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MIT Technology Review

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  • Ellis Meng

    Age:
    34

    Treating many of the diseases that cause blindness involves frequent, painful injections directly into the eyes, putting patients at risk for infection, cataracts, and torn retinas. Ellis Meng, an assistant professor of biomedical and electrical engineering, has built an implantable pump to deliver medications more safely.

    About the size of a watch battery, her device uses a microfluidic pump to push medications from a reservoir through a small tube and into the eye. A surgeon implants the pump and reservoir on the outer surface of the eye; only the tube enters the eye itself. And unlike existing implants that must be replaced periodically as they run out of drugs, Meng’s is refillable. Instead of weekly injections or monthly surgeries, a patient could take just one trip to the operating room, dramatically reducing both pain and risk. Meng is still testing the eye pump in animals but hopes it can be tested in humans within five years. –Jocelyn Rice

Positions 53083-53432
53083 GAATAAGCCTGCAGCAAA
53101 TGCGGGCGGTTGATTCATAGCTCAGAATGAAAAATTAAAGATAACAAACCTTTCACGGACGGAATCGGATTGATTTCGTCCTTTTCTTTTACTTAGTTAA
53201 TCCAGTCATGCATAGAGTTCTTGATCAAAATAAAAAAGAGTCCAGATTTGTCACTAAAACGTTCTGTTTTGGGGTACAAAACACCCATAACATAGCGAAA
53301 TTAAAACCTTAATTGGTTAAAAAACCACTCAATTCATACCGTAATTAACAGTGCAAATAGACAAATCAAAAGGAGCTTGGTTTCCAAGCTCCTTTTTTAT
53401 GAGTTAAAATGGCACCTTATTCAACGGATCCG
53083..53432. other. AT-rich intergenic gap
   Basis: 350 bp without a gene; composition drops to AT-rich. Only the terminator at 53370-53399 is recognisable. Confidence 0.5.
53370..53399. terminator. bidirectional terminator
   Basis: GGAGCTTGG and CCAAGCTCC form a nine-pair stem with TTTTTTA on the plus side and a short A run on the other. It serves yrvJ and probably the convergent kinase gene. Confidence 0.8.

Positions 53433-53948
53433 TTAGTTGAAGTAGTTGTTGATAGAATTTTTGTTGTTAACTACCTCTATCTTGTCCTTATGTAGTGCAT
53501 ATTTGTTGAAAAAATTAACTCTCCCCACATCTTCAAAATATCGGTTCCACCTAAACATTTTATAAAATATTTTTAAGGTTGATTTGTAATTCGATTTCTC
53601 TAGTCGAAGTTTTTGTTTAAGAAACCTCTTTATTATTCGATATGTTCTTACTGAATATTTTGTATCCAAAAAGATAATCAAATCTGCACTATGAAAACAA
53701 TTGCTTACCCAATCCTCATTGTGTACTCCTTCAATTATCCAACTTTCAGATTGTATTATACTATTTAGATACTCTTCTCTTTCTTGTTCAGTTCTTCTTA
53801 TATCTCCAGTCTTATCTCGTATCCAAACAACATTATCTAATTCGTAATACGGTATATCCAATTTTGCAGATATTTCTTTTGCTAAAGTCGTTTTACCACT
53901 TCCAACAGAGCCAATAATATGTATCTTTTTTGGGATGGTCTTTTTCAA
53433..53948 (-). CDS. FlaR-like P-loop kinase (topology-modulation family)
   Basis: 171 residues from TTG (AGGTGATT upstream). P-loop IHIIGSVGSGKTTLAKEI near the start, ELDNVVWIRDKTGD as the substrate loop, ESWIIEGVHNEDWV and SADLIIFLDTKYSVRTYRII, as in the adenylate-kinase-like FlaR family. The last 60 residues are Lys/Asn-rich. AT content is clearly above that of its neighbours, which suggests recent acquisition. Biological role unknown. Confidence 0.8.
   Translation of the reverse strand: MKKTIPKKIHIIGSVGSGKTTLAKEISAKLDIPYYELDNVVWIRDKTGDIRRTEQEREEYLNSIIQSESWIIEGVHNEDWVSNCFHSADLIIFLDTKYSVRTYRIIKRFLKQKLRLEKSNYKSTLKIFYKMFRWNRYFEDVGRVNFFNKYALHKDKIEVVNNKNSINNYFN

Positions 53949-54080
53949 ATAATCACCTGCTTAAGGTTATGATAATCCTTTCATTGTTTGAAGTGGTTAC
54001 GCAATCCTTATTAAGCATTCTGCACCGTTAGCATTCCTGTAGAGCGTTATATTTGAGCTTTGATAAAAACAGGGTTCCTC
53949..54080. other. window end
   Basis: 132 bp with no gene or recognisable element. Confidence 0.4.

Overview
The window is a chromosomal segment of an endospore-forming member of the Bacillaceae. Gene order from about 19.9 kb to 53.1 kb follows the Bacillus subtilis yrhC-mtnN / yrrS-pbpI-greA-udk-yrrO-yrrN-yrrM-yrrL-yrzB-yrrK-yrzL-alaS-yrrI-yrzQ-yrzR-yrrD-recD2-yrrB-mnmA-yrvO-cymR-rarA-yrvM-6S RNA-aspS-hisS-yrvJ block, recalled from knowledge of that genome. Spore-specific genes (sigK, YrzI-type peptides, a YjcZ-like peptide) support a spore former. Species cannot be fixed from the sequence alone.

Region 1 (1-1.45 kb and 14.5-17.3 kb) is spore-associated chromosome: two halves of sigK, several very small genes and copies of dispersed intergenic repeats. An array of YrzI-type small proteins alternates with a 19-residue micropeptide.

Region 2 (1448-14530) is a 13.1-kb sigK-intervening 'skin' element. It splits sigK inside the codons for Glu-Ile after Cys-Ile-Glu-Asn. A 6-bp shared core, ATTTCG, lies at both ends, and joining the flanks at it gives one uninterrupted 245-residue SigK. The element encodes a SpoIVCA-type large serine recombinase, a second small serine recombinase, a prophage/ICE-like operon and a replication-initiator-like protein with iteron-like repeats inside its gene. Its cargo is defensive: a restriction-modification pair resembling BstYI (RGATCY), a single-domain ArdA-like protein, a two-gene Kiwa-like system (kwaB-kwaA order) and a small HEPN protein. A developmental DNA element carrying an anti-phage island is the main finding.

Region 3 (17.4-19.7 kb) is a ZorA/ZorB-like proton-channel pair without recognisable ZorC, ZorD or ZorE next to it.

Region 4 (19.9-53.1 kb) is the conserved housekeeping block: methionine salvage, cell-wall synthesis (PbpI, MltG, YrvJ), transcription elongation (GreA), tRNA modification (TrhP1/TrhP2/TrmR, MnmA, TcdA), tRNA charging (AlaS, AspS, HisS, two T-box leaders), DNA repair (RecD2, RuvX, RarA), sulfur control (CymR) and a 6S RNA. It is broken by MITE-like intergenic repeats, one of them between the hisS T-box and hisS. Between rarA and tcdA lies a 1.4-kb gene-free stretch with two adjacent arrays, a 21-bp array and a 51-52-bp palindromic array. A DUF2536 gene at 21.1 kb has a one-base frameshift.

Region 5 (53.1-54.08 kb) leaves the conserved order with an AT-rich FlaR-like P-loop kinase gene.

Prescription pump: Ellis Meng’s implantable device for delivering drugs to the eye consists of a chamber that stores the medication; a pump; and a tiny tube that enters the eye. Within the pump, wirelessly powered platinum electrodes produce a current that splits water into hydrogen and oxygen gas, inflating a miniature bellows to force medication out of the reservoir, through the tube, and into the eye.

    1. Implantable drug pump

    2. Delivery tube

    3. Refill port

    4. Drug reservoir

    5. Polymer bellows

    6. Pump base and electrodes

    Credit: Bryan Christie Design